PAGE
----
The NGO is being awarded a prize today for its work by Michael Roth, Minister of State for Europe, and Anne‑Marie Descôtes, French Ambassador to Germany.
It is not a matter of course for young people from low‑income families to travel abroad and make new friends in different countries. The NGO « Une Terre Culturelle » from Marseille has found a solution to this. For almost 20 years, it has organised programmes for teenagers and young adults from deprived backgrounds with the help of the Franco‑German Youth Office. « Une Terre Culturelle » is being awarded the Adenauer‑de Gaulle Prize at the Federal Foreign Office today for this work. Speaking at the award ceremony, Michael Roth said:
Experiencing things for yourself in the world is the best vaccine against propaganda and half‑truths. You, « Une Terre Culturelle », incorporate the alternative. You stand for widening people’s horizons, for the opportunities and options of the united Europe, and for its values.
Roth said that the NGO is motivated by the desire to encourage young people and boost their confidence in their own abilities. In concrete terms, « Une Terre Culturelle » sends young people from France to project partners in Germany. The partners range from the scouts to sport, educational and cultural centres. « Une Terre Culturelle » also develops further training courses on intercultural learning for people who work in the socio‑pedagogical and cultural sectors.
What is the Adenauer‑de Gaulle Prize?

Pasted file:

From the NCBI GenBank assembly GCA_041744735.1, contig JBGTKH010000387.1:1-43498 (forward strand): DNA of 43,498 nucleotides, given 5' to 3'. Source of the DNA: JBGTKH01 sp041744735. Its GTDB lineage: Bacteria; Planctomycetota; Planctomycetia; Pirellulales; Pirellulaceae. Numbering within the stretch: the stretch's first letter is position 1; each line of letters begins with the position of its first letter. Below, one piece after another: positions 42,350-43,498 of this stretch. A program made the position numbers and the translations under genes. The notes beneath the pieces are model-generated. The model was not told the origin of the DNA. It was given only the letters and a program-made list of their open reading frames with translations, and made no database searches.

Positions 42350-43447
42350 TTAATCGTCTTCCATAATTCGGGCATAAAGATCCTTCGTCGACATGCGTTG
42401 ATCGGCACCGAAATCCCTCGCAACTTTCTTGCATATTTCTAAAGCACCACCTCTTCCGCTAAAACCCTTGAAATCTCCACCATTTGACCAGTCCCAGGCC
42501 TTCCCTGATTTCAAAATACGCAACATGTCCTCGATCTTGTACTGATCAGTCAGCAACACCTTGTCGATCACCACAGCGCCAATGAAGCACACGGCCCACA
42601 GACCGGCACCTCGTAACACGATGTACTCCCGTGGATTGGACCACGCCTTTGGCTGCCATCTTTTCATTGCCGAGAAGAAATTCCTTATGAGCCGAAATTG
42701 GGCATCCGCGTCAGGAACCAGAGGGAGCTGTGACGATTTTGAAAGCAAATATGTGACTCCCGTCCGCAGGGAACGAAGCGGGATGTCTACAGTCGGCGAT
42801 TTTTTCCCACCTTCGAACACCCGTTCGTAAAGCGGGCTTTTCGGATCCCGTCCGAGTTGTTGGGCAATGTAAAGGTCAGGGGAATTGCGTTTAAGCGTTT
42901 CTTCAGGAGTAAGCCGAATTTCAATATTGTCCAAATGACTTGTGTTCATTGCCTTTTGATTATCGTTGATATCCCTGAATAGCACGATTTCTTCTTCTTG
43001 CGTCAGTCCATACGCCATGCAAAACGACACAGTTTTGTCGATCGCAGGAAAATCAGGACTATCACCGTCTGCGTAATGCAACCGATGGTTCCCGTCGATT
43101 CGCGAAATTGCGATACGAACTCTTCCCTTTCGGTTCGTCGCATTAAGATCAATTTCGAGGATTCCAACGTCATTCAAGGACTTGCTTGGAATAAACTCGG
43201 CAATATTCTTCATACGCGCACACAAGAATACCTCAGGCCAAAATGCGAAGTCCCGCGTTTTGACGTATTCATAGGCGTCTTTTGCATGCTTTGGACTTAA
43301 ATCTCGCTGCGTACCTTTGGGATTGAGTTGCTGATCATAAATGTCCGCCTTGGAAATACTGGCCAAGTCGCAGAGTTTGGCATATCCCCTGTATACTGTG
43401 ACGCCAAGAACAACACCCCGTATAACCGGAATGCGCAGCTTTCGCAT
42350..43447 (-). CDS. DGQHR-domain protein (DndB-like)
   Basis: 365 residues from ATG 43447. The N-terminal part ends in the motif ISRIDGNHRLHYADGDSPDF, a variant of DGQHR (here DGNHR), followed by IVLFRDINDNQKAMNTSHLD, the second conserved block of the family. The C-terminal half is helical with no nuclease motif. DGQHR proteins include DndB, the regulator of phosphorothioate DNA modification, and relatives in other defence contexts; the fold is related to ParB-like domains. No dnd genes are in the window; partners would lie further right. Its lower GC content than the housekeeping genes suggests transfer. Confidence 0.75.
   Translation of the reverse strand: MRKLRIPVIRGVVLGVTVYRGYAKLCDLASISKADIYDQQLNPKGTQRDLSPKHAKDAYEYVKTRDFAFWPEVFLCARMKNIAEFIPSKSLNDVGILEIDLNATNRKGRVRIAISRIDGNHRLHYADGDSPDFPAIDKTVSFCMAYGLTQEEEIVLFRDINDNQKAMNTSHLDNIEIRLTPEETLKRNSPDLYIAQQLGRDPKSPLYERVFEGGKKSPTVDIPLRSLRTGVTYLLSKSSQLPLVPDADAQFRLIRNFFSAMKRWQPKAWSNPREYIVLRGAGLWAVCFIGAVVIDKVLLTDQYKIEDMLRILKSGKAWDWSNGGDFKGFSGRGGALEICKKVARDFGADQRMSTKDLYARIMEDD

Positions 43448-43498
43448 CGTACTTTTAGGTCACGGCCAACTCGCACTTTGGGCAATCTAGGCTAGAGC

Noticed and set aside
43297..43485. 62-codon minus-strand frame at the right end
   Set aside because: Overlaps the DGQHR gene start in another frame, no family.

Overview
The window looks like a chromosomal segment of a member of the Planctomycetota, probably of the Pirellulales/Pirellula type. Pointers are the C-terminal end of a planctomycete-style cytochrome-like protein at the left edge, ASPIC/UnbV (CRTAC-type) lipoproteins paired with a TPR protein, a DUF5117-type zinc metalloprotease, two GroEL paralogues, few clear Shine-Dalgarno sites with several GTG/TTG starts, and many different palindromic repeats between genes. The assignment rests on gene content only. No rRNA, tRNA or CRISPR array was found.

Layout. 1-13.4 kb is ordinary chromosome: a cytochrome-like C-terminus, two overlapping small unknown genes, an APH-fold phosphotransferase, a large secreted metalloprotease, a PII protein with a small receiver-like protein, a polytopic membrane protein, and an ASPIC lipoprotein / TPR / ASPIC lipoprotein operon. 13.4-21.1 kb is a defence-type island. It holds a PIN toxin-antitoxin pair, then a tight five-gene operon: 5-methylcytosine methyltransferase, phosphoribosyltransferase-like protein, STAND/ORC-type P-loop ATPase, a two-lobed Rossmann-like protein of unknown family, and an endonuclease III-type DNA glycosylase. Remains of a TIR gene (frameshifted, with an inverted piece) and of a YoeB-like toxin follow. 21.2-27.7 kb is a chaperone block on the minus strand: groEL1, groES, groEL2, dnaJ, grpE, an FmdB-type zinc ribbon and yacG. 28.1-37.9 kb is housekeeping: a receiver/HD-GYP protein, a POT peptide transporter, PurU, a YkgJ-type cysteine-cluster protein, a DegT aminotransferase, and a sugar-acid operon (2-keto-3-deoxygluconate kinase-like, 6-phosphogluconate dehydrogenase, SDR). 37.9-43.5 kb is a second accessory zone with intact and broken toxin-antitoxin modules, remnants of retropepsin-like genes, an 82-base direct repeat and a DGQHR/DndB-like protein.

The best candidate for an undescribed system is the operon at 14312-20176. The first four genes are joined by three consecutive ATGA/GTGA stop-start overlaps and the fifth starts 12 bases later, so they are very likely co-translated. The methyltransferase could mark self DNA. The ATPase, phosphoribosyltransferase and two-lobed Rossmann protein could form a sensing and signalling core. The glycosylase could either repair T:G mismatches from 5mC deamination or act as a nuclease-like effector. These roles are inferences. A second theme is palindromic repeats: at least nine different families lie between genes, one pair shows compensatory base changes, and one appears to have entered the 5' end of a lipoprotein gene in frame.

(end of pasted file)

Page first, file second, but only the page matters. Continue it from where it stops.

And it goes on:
Prizes draw attention to their recipients and are a source of motivation and inspiration. The Adenauer‑de Gaulle Prize was established on this day 30 years ago. Since 1989, it has rewarded and supported civic participation in the Franco‑German partnership. In practice, this means that the prize has been awarded to German and French resistance fighters and people who worked to foster reconciliation, but also to artists and towns. Laureates include the actors Daniel Brühl and Audrey Tautou, as well as Anneliese Knoop‑Graf and Hélène Viannay as representatives of the German and French resistance. The two unique bilateral projects, arte and Airbus, also received the award, as did Helmut Schmidt and Giscard d’Estaing. The winners of the prize receive 10,000 euros. The award is named after Konrad Adenauer and Charles de Gaulle, who were instrumental in paving the way to close friendship between Germany and France, former enemies, through the signing of the Élysée Treaty in 1963.
Youth exchange – a symbol of the Treaty of Aachen
The large number of exchanges between young people from Germany and France reflect the spirit of the Treaty of Aachen, which breathed new life into the Élysée Treaty and has made Franco‑German friendship fit for the future. One of its main aims is that people on both sides of the border should benefit more from each other at the regional and municipal level, with greater civic exchange and cooperation providing concrete and measurable benefits. A new mobility scheme will be set up for young apprentices in the field of vocational education. There are also plans to make it easier for people to learn German and French as a foreign language.